Two-Factor Authentication: Things You Should Know

The top piece of security advice we give here at Hilltop is to enable two-factor authentication for all users within your organization. One of the most effective ways to keep your data safe is by adding a secondary authentication to your username and password. It could be the one thing that keeps hackers from stealing your data.

Protecting the most valuable… your email.

If there's one online account that's worth protecting above all others, it's your email! Not only does it hold all your private conversations, but it can serve as a gateway to your other accounts.

Most online services ask users to sign up with email and rely on email accounts to reset passwords and send important communications. Therefore, an attacker with access to your email has immediate access to your accounts. Through your email, passwords can be reset, and communications can take place with technical support staff at websites that they are trying to gain access to.

Enable two-factor authentication for your email TODAY, if you have not done so already. It is also important to implement this service for all systems within your organization. Encourage employees to adopt two-factor authentication with not only their work-related devices, but with their personal devices as well (personal devices often contain work-related data).

Install a password manager:

Make your next priority installing a password manager. The most popular password managers have a two-factor authentication option.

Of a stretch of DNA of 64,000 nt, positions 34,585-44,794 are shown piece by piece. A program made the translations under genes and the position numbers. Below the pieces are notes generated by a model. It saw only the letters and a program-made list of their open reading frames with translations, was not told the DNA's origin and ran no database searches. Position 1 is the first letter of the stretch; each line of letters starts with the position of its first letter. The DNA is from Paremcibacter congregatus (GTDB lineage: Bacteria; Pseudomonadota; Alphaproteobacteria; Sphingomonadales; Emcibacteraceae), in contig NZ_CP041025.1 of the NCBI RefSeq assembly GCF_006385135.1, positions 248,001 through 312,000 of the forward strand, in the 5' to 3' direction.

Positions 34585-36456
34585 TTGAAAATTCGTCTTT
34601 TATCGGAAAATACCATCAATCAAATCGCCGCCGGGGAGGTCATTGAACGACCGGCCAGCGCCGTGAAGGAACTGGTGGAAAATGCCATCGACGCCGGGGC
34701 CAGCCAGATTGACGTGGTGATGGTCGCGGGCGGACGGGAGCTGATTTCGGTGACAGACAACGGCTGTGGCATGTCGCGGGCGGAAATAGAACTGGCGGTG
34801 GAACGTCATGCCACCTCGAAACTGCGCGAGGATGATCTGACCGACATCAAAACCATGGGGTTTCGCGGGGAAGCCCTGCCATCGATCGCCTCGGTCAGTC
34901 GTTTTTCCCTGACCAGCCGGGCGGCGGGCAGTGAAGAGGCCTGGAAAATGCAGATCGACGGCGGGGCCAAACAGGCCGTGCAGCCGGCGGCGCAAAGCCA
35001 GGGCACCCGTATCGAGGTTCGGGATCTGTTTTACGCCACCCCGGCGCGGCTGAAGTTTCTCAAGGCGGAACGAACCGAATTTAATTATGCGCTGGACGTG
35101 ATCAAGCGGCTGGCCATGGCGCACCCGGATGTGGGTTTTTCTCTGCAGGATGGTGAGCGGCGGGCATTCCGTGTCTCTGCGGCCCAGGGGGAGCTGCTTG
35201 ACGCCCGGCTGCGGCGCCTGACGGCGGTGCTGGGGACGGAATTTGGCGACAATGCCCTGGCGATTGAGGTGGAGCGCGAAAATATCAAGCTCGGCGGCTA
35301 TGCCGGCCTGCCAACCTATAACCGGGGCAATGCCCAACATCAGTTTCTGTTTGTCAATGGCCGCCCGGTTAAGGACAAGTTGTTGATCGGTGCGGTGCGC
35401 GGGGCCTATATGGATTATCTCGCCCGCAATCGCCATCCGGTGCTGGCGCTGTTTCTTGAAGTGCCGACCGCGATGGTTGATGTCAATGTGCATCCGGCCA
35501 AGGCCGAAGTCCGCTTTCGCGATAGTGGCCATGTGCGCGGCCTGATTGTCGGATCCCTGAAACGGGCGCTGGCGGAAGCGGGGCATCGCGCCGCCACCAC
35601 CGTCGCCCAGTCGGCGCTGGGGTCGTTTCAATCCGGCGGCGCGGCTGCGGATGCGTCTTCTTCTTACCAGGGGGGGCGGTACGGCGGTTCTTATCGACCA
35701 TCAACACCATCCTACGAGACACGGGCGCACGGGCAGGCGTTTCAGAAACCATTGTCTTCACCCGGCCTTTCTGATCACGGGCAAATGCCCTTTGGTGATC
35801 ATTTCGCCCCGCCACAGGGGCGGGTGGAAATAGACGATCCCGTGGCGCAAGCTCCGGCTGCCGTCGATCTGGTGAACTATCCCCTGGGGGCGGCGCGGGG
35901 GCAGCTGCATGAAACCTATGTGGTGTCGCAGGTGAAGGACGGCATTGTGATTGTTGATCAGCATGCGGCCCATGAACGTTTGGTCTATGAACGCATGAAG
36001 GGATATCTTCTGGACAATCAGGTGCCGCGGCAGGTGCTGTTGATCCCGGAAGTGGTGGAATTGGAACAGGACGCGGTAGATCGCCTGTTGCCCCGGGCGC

To trust or not to trust:

Many websites that support two-factor authentication allow users to mark devices as trusted when they authenticate for the first time using both factors. This essentially disables two-factor authentication for those trusted devices and allows the user to authenticate with only their password in future.

This is good for ease of access, but it's not great for security. If you turn off two-factor authentication for a trusted device, you can make it easier for hackers if they get access to your trusted devices, thereby gaining access to your accounts, so you should be aware there is a trade-off.

Fortunately, most websites give users the option to remove any of their previously trusted devices in case they are lost or compromised.

Your phone is the key… what are the risks?

Your phone will be central to your two-factor authentication experience. It will be used either to receive codes by SMS or to generate them using special authenticator apps. But phones are easily lost, stolen or broken.

Most online services have contingency plans for those scenarios. Some companies allow users to specify a backup phone number that can be used for account recovery. Others provide backup codes when turning on two-factor authentication that can be printed on paper and kept in a safe place.

If these options fail, you will have to call or email the company's technical support department and prove the account is yours. Most online services have secret questions used during account set-up that are used for account recovery. Keep in mind, getting completely locked out of an account is extremely rare.

Hilltop strongly recommends increasing the security of email accounts for our clients. Multi-Factor Authentication, while not entirely foolproof does make it a hundred times harder for someone to try to hack your email account(s). Adding Multi-Factor Authentication to your email accounts will greatly reduce your risk of being hacked.

Can Hilltop help me get Multi-Factor Authentication in place?

If you are already a valued client of Hilltop please reach out to your Account Manager for next steps.

Not a Hilltop client, but interested in getting help setting up two-factor authentication? Contact Hilltop Consultants today by submitting the form below.